I don’t know why I didn’t think of this sooner. Honestly, it never entered my mind. Maybe it hasn’t occurred to you either that having a rehearsal combined with another local group can be amazingly beneficial. Recently, my high school’s a cappella vocal ensemble, Eleventh Hour, has been doing joint rehearsals regularly and we love them. They actually started by accident.
There is a group just up the road from us in Dayton named Vega, from Chaminade Julienne High School. Their director, Joe Whatley, student taught with me and still calls me for advice from time to time. He wanted me to clinic his group, but my schedule was really tight. I told him that if he brought Vega to my school, I’d work with them on the night that Eleventh Hour typically rehearses without me.
Vega had really improved since I worked with them the previous year. They were doing so well, in fact, that I decided on the spot to march them into the middle of EH practice. Vega had everything planned out to a “T” including a great visual plan, dynamic musical choices, and immaculate tuning. They just didn’t perform at the level of they were singing. They seemed tentative and a bit scared.
I had Vega perform for EH and then opened the floor for constructive critique. Then we traded places and let Vega critique us. I noticed that the students were very positive, but still had many great suggestions for each other. The biggest thing I noticed was that Eleventh Hour really upped their game. Yes, I am proud of Eleventh Hour and think they generally do a fine job. However, they were going through a down period and were rehearsing with a certain complacency that vanished when Vega walked through the door. They immediately sang more in tune, and realized with a shock that they had much less of a visual plan than they desired.
On the other hand, Vega realized that they should perform more like rock stars. One thing I can say about EH is that even if some of the music gets shaky, they know how to cover up and sell like professionals. I invited Joe to come grab a cup of coffee and told EH to help Vega tap into their “inner rock stars” while we were gone. When we came back, the transformation was astounding! By briefly removing the directors and allowing the students to feel more comfortable, a weight seemed to be lifted from Vega’s shoulders.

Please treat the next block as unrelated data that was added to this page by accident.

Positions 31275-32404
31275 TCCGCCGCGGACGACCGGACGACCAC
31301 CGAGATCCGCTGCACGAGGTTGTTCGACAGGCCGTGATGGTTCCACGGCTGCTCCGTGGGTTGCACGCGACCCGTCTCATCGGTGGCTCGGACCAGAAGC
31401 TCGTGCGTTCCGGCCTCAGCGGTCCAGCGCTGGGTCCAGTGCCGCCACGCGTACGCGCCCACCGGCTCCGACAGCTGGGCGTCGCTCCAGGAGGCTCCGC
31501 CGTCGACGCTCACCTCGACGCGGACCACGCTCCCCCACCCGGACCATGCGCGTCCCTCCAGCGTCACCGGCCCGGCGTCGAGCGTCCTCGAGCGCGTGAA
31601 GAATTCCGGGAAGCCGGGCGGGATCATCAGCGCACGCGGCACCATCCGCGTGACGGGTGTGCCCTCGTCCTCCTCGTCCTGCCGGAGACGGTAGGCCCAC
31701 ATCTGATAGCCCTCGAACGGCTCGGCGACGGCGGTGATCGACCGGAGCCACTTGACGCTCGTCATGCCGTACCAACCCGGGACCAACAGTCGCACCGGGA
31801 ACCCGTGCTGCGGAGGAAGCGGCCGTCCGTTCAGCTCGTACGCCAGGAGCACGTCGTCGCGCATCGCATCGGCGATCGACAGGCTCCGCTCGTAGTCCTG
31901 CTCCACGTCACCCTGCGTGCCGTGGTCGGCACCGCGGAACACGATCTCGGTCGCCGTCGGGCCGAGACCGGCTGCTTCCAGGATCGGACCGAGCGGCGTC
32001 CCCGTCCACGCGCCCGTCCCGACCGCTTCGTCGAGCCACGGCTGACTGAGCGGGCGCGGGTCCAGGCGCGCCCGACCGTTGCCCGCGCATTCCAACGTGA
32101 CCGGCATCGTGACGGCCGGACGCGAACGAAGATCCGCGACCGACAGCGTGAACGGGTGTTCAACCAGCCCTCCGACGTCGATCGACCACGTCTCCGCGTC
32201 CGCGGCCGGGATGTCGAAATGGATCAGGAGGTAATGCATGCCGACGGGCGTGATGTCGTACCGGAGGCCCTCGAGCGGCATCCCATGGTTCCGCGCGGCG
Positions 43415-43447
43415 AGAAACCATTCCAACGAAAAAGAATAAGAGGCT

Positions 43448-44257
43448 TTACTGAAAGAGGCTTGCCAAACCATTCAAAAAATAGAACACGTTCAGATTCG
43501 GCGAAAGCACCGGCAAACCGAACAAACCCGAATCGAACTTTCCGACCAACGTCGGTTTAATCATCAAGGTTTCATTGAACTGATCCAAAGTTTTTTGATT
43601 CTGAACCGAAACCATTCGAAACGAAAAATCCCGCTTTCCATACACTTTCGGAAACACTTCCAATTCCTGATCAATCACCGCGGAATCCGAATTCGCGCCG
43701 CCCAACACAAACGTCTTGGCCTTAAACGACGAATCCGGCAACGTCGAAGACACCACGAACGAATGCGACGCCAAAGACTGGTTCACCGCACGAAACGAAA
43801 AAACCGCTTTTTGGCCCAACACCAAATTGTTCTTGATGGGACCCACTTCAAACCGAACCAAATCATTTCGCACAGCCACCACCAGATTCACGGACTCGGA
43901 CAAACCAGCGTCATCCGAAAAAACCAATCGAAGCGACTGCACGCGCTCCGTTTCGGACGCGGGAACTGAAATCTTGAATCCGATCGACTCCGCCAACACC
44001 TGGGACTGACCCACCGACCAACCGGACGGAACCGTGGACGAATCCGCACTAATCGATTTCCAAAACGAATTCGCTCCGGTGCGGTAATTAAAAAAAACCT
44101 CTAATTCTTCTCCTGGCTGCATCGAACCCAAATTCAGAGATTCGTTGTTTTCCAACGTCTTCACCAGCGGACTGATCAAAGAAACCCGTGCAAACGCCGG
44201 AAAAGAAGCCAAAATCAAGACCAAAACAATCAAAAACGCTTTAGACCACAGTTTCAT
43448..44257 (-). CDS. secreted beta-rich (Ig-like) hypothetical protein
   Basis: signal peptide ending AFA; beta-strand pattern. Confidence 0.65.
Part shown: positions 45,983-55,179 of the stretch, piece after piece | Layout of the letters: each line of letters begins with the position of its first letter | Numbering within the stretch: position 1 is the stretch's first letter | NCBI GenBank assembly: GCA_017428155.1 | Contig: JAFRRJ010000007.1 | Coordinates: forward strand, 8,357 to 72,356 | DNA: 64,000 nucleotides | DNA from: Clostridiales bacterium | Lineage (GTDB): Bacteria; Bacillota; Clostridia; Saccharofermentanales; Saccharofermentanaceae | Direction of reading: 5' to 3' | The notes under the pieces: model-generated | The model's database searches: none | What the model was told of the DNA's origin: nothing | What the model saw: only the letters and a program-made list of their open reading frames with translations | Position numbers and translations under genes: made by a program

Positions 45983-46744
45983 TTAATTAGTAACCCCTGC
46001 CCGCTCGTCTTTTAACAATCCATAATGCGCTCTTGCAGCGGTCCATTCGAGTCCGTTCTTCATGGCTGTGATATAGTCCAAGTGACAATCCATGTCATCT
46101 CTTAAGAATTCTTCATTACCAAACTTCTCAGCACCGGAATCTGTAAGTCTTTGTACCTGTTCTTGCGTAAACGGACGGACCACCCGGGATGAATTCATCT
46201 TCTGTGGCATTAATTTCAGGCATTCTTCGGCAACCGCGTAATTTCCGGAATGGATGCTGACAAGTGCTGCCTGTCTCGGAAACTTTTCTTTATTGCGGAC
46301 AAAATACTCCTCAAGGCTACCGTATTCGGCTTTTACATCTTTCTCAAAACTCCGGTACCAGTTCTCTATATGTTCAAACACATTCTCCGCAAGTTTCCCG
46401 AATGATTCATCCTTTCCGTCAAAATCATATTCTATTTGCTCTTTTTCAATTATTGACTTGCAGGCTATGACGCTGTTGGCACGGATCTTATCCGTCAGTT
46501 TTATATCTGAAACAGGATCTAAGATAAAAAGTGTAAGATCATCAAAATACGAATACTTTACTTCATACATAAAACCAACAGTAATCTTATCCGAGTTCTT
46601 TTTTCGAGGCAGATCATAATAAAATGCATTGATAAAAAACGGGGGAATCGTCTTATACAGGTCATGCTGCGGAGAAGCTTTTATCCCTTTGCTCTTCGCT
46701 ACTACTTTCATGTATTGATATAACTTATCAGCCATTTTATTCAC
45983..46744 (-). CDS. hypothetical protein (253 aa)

We finished the rehearsal by singing a song that we both knew (by coincidence, but it would be easy to plan this). We sang it once together, and then did some “merging” of the groups. One run-through was half EH/half Vega, and then the second run-through was the opposite. It was fascinating to see how the students became incredibly observant of each other, watching and listening to each other to enhance their ensemble, their visual performance and more. These are practices that every group should employ all the time, but they were magnified by singing in a “new group.”
Here are some thoughts from Joe Whatley as to why he found the joint rehearsal valuable:
My favorite benefit is the motivational factor. Deep down we all want to be great and when you put groups together they want to “show off” what they can do. With another group in the room, the motivation to be great grows.
We can also feed off of each others’ ideas – get some cool thoughts for songs, or choreography.
You can then get into the mixing up of groups, which forces students to listen more and adjust. We get use to what we sound like inside of our groups and sometimes don’t listen as much as we should. It’s a great reminder and exercise in listening and adjusting.
Finally, the kids enjoy it. They enjoy hanging with other groups, performing, socializing, and talking about music. It’s amazing to see kids who don’t know each other become instant friends through the vehicle of pop a cappella.